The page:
In Nigeria, as well as the rest of Africa, there is no scarcity of digital banks. These fintechs believe that now is the appropriate time to deliver financial services to every market category, from the banked to the unbanked, as the region continues to experience tremendous rise in mobile usage and the corresponding expanding young population.
We’ve previously discussed a number of these sites. Their main pitch is to give financial services to the underserved market, which means that their consumers are practically the same. Umba, a digital banking company based in Lagos, Nigeria, recently announced a $15 million Series A fundraising round. The announcement comes roughly two years after the fintech obtained a $2 million seed investment.
Umba claims to offer a wide choice of transparent and accessible financial products to consumers in Africa who are underserved by legacy banks, despite the fact that just 43% of the continent’s population has a bank account.
Free bank accounts, interbank transfers, peer-to-peer transfers, and bill payments are among the services available. These are basic elements of African digital banks, whether deposit-only like Kuda, credit-only like FairMoney or Carbon, or both like Fintech Farm.
Tiernan Kennedy, Umba’s CEO, mentioned that the company follows Nubank’s credit-led approach, in which it first tackles customers’ liquidity problems before upselling them on a wide range of banking products.
Umba users can access loans in addition to a no-fee current account, free payments, and bill payments. Kennedy claims that the company offers credit products based on private data provided by customers. The fintech company makes the majority of its money by charging customers a ten percent monthly interest rate.
“I’d like to believe we’re the most cost-effective on the market.” “We’re collecting data, automating underwriting, and retraining models based on client performance every month to give credit in seconds,” explained Kennedy, who launched the firm with CFO Barry O’Mahony in 2018. “We’re also first in class in terms of lending,” he asserts, “allowing us to offer the lowest interest rates in the marketplace.”
Surprisingly, Umba was able to persuade a couple of Nubank executives to wire some funds as part of this Series A transaction.
“When Nubank saw what we were doing, they realized it was the correct approach for emerging countries.” Credit is the most difficult challenge to address, because underwriting clients on a large scale in multiple marketplaces is difficult. That took us 18 months to construct. But it’s up and running now, and it’s working,” Kennedy remarked.
Tom Blomfield, the co-founder of Monzo, and former backers Lachy Groom and ACT Ventures are among the other investors. Lux Capital, Palm Drive Capital, Banana Capital, and Streamlined Ventures were among the new investors, with Costanoa Ventures leading the round. To date, the fintech has raised $17.5 million in funding.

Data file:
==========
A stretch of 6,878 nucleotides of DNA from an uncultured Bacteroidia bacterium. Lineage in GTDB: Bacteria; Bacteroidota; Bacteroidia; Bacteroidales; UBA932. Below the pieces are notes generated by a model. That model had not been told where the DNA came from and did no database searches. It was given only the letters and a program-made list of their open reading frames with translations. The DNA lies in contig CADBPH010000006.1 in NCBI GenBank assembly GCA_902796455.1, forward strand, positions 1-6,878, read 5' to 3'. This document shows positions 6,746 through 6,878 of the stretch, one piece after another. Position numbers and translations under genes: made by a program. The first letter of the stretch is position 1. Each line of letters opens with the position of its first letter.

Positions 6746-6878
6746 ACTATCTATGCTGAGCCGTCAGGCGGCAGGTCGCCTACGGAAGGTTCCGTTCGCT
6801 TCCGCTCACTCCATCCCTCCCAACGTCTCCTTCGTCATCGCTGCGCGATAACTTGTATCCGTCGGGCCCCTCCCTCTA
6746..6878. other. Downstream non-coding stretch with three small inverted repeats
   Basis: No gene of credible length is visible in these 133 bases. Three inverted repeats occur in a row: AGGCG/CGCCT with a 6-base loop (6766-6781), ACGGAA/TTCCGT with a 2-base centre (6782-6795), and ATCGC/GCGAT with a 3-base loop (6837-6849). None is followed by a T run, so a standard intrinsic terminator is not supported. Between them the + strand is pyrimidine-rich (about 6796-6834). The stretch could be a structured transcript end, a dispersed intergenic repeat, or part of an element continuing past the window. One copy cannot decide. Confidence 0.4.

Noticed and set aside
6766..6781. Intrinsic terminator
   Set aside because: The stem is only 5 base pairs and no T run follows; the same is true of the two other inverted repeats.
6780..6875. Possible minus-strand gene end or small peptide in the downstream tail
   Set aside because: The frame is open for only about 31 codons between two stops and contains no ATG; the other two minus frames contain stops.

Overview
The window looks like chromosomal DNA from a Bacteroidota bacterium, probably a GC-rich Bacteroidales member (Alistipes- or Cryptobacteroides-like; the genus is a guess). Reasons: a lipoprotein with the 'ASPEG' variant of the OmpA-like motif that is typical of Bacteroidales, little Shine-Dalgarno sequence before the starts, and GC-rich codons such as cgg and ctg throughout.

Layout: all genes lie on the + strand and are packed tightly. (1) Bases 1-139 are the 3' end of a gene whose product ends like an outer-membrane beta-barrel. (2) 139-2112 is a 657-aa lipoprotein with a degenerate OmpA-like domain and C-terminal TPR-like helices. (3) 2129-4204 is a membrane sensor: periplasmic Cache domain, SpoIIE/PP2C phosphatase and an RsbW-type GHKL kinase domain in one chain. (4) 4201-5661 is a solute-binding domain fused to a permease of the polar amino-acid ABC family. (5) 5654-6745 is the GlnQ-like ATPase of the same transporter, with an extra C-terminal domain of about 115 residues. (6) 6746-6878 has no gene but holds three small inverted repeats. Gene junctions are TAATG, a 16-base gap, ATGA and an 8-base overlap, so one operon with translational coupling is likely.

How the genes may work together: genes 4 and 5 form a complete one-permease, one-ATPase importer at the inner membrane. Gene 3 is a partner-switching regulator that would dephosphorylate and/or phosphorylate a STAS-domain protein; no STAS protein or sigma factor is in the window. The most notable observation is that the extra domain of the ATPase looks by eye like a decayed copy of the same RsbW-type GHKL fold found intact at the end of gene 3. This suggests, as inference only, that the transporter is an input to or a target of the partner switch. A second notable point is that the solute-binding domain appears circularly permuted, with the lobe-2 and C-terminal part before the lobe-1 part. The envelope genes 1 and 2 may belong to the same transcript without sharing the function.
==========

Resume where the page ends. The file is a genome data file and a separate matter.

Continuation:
For the past two years, Umba has been in business. When questioned for specific figures, Kennedy simply said that the company had increased its revenues every three months since its start 18 months ago, with over 1 million installs on the Google Play Store.
The firm’s focus on engineering and customer experience, according to Kennedy, has been important in its success. They’ll also help Umba service multiple markets, currencies, and payment infrastructures, he said.
“Some startups, like conventional banks, will purchase off-the-shelf banking systems and adapt them for their customers.” However, they are not prioritizing the customer. “In both banking and mobile money markets, we created fundamental banking systems from the ground up and can give a tailored experience for the consumer at the drop of a hat,” stated the CEO.
“We can take all of that open financial data and underwrite it at scale with these various fragmented payment and data types.” In practice, this means we’re multi-currency, multi-country, and capable of handling a wide range of payment types. And all of this takes time. Then there’s the capacity to move really quickly against opponents.”
Creating an interoperable digital banking experience across African markets, particularly between banks and mobile money operators, is a difficult undertaking. Given its limited business in Nigeria, Umba has failed to back up Kennedy’s assertions. As a result, it’s too early to determine if the corporation will be able to underwrite loans and deliver financial services across the continent’s diverse systems.
However, with the fresh capital, the company will be able to put this to the test as it prepares to launch in new regions such as Egypt, Ghana, and Kenya, where mobile money is widely used.
Prior to joining Umba, Kennedy served as the CTO of PearUp, a dating service, and oversaw the engineering team at Canary, an IoT business. Tola Mobile, a UK fintech with operations in Uganda, Rwanda, Mozambique, Tanzania, and Kenya, has O’Mahony as its former head of operations.
The founders said that they’ve hired numerous key people for Umba’s new phase of worldwide expansion, including Interswitch’s former CFO and senior Zynga employees.
In the following 18 months, Umba will expand its product offerings by launching debit cards, savings accounts, and stock trading.
“Right now, we’ve solved for credit and expenditure; next up will be savings and investments, as well as the creation of new markets, which will necessitate the hiring of personnel in our three new markets,” Kennedy added.